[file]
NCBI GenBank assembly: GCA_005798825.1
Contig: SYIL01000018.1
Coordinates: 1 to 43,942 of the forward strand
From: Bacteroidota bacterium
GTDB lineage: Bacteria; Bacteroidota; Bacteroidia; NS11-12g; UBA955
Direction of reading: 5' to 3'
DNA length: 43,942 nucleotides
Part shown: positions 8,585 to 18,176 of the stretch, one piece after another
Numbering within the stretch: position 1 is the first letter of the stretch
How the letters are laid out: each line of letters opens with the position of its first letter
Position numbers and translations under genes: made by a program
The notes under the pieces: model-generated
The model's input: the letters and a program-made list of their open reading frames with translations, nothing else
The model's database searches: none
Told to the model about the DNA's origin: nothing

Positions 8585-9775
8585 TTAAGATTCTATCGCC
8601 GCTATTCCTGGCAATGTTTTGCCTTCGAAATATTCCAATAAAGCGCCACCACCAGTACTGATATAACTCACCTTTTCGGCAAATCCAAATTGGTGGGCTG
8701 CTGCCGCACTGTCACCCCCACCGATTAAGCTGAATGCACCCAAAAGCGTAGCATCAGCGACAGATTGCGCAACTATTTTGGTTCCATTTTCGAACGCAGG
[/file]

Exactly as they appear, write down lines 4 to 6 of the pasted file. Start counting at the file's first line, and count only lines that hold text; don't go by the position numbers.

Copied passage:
From: Bacteroidota bacterium
GTDB lineage: Bacteria; Bacteroidota; Bacteroidia; NS11-12g; UBA955
Direction of reading: 5' to 3'